“Sky was monstrous,” said Scott A. Albrecht, who served as the DEA’s attaché in Belgium until July. “It was so global and such a volume of messages.”
This account of the international operation against Sky is based on interviews with a half-dozen officials from Belgium and the DEA, as well as public accounts from U.S., Belgian and other European officials.
The company that owned Sky, Vancouver-based Sky Global Inc., has denied any wrongdoing and said the platform had the legitimate aim of protecting privacy, not facilitating criminals. Sky Global says it relied in many cases on third-party resellers to distribute its devices and sought to prevent them from supplying criminals.
It was 2018 when Belgian police began picking up cellphone handsets that they couldn’t read. But when authorities mapped where similar phones were connecting to transmission towers, they found locations that were familiar from their efforts to counter the torrent of cocaine entering Europe via ports like Antwerp.
Sky, through its website and a network of resellers, offered Apple, Google and BlackBerry handsets loaded with sophisticated encryption software and with their GPS, cameras and microphones disabled. Messages were automatically deleted after 48 hours if the contact wasn’t reachable, and devices could be wiped remotely. Sky billed the platform as impenetrable and offered a prize of up to $5 million to anyone who could hack it.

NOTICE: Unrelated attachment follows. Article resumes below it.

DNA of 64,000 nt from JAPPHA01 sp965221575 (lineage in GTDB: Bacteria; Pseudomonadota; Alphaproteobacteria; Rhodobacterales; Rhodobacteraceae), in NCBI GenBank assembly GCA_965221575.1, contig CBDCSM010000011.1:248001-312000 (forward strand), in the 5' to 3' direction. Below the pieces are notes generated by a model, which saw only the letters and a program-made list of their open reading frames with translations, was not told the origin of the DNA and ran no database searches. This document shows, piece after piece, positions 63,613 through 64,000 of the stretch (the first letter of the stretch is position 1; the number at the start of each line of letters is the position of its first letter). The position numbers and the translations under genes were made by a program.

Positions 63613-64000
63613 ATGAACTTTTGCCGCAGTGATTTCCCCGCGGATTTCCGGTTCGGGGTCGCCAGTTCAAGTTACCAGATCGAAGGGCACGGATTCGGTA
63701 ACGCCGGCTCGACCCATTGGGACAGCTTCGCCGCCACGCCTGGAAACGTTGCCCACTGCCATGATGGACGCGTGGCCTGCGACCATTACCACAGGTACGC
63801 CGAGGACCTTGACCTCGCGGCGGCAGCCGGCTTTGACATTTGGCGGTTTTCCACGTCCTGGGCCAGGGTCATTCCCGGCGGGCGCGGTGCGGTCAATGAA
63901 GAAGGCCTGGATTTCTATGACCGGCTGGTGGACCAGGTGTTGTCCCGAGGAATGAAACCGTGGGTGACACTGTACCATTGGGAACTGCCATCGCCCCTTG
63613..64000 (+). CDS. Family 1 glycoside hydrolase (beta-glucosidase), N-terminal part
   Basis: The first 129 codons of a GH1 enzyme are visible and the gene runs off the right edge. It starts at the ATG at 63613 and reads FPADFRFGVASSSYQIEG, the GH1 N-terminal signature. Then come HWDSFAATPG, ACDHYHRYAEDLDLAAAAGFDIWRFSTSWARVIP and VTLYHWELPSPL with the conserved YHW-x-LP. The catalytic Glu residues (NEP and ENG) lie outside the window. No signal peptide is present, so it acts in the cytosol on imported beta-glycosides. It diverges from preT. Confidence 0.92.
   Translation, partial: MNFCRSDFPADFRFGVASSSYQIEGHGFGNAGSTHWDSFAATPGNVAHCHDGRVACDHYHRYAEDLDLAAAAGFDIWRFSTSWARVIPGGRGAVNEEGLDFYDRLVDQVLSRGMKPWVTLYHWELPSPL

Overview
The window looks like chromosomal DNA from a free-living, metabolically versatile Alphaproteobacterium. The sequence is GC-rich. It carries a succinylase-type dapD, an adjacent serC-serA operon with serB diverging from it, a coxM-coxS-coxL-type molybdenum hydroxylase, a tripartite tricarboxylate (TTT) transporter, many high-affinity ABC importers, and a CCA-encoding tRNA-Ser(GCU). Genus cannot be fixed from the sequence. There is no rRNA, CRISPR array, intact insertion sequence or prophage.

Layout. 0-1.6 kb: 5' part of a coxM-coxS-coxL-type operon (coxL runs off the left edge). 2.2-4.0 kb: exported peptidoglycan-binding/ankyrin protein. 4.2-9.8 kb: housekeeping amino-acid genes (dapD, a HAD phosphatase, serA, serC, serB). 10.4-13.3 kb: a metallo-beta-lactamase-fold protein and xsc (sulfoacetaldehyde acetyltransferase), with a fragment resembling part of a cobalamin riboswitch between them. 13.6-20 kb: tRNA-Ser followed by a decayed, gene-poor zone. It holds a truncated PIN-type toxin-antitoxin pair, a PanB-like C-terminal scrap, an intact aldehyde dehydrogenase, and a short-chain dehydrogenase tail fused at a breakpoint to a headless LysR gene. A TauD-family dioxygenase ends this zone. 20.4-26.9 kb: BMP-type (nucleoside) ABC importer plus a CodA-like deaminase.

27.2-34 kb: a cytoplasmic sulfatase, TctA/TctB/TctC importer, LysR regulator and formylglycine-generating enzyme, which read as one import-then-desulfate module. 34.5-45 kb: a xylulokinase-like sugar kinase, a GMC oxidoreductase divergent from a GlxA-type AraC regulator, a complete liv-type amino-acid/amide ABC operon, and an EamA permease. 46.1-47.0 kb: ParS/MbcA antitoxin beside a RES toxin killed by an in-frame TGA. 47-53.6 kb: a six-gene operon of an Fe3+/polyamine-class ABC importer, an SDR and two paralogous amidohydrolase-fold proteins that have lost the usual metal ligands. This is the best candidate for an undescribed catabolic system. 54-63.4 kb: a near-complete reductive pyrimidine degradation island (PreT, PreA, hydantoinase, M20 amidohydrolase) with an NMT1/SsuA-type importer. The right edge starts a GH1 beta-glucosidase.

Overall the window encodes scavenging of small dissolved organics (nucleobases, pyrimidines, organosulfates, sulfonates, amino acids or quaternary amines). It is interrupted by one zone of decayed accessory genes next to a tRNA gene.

Sky had tens of thousands of active users from the U.S. to Colombia to the Middle East. According to Belgian prosecutors, around one-quarter were in Belgium and the Netherlands, two of the main gateways to Europe for cocaine.
Sky said its target market was people and entities concerned with data privacy and confidentiality, such as doctors, government contractors and celebrities. But the locator map appeared to confirm that the phones, with contracts costing as much as $2,500 for six months, were being used almost exclusively by criminals.
Authorities needed to establish whether it was a legitimate target for infiltration, so they turned to traditional sleuthing methods. When a phone connected to a tower, revealing its location, they would use security cameras and dispatch surveillance teams to identify the users. Many of them turned out to be people suspected of involvement in drug-related crimes.